Running a build with Automatic Sensor & Feature Selection

Next, we’ll try running a build with Automatic Sensor & Feature Selection enabled. We’ll use most of the same settings from before, except we will select the Automatic option in the Sensor Selection pane.

Enabling this option will apply Qeexo’s selection algorithms to find the optimal sensors and features for the given problem, at the expense of increased build time. In this case, the build took about 40% longer than the all-features build.

After the build has completed, the final model will appear at the top of the Models tab:

From the image above, we can see that with AutoML’s sensor and feature selection enabled, we are able to achieve even higher model accuracy than all-features model, while also having similar latency and substantially smaller model size than the all-features model!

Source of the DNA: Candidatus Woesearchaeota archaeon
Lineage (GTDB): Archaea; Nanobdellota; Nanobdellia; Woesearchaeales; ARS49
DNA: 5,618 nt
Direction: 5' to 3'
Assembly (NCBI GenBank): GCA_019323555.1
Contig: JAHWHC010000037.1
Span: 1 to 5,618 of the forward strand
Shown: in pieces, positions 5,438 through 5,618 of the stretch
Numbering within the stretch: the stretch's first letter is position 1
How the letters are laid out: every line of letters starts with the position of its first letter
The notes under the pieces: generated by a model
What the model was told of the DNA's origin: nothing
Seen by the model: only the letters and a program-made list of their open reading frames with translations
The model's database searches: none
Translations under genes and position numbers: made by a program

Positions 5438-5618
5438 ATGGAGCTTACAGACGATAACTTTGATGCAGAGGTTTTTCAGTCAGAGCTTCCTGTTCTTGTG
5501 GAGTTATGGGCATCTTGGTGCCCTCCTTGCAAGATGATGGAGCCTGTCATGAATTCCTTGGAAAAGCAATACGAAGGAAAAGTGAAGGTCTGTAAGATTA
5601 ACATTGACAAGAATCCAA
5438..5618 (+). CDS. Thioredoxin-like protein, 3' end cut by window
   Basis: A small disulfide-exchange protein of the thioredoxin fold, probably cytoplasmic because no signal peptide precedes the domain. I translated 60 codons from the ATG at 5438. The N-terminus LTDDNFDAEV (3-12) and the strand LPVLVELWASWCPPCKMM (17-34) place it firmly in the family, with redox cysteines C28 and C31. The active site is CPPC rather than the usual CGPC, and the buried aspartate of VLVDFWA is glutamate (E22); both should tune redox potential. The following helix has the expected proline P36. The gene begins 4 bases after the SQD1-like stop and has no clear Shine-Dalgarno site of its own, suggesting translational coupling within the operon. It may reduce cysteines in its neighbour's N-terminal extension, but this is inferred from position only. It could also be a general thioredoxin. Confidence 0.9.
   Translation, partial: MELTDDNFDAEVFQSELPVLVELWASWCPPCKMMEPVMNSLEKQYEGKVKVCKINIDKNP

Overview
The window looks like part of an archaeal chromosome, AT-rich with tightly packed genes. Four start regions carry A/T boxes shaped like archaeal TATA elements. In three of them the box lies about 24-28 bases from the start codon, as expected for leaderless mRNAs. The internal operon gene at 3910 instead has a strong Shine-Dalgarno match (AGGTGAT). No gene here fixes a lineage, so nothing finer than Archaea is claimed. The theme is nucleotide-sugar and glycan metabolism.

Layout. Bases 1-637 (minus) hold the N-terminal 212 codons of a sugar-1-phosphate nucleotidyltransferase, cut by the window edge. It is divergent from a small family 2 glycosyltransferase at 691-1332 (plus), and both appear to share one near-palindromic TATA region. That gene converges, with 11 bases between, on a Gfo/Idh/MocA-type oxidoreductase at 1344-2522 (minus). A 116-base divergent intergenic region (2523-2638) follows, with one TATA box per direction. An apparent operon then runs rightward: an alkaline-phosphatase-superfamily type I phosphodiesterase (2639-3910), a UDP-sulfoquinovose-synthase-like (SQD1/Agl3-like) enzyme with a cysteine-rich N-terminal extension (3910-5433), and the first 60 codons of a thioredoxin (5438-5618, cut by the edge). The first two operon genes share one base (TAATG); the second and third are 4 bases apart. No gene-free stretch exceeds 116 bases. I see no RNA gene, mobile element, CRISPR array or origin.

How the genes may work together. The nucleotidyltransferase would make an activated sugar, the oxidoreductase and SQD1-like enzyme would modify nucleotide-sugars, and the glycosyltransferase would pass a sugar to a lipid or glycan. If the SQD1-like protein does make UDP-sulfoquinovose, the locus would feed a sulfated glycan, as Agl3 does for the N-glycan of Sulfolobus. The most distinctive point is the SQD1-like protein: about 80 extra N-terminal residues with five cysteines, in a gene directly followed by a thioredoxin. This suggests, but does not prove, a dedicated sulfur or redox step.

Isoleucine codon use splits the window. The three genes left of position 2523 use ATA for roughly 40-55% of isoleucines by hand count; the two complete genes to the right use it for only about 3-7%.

Finally, we will want to flash the compiled binary to our ST.box and check that the classifier is producing the expected output. As shown in the video version of this tutorial, the final model is able run inference on the embedded device and accurately recognize a variety of anomalous states, in real time. Check it out on our website at: https://qeexo.com/video